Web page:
France: escaping insecurity

Published on Thursday 21 October 2021

Since March 2020, SOLIDARITÉS INTERNATIONAL has been working in France with people living in precarious settlements with limited access to drinking water, sanitation and basic hygiene products. Our teams’ ultimate goal is the social integration of the people they support and the clearance of these unfit dwellings.

In March 2020, when the COVID-19 pandemic was progressing very rapidly in the Île-de-France region, SOLIDARITÉS INTERNATIONAL intervened, in cooperation with Médecins du Monde and the Veolia Foundation, in several slums in the region, where access to water and sanitation was almost non-existent and where overcrowding gave rise to fears of rapid spread of the virus. Our teams installed temporary water points and distributed soap, hygiene kits and baby kits while disseminating key awareness-raising messages. The organisation later extended its work to other precarious settlements in France. Eighteen months later, SOLIDARITÉS INTERNATIONAL has a broad understanding and a precise analysis of the problem of lack of access to water, sanitation and hygiene in France.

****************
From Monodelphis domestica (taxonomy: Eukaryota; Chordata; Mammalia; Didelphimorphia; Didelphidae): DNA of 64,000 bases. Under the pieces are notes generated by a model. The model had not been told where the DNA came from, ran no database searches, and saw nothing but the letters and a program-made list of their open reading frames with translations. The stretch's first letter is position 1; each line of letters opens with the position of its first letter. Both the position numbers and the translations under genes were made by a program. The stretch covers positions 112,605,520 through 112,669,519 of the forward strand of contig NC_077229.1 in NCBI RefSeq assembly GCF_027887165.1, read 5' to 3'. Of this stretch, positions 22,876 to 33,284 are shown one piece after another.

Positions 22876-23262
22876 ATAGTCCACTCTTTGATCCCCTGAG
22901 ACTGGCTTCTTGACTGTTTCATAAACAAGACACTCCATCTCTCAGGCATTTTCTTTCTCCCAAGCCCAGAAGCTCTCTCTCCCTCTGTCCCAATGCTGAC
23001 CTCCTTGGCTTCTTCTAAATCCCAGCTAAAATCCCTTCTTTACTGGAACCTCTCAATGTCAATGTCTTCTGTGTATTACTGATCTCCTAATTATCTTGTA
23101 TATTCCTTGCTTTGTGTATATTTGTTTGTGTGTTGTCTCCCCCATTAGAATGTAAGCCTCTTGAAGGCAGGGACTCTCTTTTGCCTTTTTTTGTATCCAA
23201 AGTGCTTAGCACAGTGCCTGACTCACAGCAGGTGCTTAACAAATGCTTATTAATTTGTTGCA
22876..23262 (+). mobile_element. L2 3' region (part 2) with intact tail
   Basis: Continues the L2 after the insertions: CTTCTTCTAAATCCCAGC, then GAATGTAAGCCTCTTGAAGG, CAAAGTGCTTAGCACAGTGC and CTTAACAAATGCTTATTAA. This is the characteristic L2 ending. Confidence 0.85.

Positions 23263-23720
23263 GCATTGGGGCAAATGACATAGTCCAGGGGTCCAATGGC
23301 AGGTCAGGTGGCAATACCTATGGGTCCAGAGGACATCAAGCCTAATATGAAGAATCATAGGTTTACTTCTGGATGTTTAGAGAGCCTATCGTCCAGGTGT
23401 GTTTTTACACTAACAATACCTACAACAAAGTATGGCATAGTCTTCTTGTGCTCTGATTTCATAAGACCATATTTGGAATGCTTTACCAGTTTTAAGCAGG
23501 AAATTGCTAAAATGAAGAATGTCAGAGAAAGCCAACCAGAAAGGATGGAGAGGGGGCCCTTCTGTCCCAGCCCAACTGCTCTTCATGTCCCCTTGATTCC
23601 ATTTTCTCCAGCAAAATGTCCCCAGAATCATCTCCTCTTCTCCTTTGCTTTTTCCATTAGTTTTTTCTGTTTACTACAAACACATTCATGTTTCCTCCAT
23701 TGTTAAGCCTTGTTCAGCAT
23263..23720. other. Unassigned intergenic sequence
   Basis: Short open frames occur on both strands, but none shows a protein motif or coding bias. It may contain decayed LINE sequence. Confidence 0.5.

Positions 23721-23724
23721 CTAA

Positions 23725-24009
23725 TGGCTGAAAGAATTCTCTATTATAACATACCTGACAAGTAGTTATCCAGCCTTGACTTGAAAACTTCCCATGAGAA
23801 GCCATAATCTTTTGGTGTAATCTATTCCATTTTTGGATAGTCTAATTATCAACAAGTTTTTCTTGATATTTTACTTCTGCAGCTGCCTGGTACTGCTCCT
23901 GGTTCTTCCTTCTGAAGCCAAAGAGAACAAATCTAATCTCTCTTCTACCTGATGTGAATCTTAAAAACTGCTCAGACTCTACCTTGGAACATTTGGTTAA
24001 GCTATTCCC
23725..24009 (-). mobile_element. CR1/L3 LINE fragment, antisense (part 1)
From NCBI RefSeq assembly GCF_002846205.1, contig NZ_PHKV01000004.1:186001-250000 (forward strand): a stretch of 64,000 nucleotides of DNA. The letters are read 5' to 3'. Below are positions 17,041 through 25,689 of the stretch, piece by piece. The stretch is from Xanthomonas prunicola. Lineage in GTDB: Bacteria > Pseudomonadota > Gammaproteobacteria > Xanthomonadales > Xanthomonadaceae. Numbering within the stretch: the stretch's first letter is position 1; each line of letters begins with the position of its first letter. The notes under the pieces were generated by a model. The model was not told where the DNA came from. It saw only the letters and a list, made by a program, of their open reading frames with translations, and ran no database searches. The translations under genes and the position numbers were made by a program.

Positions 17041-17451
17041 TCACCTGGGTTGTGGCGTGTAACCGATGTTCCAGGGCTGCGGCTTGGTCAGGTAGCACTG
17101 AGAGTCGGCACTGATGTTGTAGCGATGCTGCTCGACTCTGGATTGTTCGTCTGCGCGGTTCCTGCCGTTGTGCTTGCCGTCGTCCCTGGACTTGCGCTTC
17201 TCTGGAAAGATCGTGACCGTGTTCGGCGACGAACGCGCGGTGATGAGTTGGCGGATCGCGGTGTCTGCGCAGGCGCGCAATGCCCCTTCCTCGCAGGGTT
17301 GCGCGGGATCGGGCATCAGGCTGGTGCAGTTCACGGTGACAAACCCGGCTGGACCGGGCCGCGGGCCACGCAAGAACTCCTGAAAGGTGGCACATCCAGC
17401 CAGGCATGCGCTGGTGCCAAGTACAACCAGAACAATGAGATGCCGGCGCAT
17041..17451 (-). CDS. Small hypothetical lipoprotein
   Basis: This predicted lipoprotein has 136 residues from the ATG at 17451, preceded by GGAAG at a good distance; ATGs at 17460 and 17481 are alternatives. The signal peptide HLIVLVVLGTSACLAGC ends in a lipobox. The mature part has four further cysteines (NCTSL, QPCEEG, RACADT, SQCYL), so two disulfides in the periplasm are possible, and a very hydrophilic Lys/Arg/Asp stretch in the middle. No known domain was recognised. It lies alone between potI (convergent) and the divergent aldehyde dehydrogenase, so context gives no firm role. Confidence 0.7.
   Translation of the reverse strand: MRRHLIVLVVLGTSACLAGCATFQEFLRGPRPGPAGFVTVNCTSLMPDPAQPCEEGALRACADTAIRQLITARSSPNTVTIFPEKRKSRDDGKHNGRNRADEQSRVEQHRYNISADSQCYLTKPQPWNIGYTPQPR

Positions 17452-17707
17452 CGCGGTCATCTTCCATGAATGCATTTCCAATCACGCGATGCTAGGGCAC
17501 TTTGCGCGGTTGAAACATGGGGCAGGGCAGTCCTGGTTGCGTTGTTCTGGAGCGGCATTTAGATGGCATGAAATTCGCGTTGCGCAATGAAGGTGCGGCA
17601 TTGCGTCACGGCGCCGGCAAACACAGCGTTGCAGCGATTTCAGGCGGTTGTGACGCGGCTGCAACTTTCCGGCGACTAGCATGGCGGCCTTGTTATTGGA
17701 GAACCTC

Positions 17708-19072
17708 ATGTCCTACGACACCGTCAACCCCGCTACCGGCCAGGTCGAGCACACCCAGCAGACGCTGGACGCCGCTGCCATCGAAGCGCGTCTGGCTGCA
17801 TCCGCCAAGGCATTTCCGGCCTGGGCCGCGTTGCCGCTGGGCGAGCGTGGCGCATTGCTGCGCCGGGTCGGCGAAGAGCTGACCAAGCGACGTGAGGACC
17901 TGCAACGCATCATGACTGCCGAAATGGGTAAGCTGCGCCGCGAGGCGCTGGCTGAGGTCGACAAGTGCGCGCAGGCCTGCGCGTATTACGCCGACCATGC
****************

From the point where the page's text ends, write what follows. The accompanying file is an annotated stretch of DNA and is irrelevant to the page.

Poor housing

Inadequate or non-existent access to these basic services is closely linked to the housing conditions in which the people concerned find themselves. For example, people living in slums, camps or squats have to resort to “system D” to get water. In concrete terms, this means walking hundreds of metres to fetch water from fire hydrants, public water points (such as parks, cemeteries, gymnasiums and stadiums) or buying bottled water (which is extremely expensive), and therefore carrying dozens of litres of water over very long distances, either in their arms or with the help of shopping trolleys pushed along roads that are often not passable. These situations generate health and safety risks: people frequently have to cross roads and railways, and the jerrycans used, which sometimes come from farms, may contain residues of plant protection products. Some people even use water from nearby streams.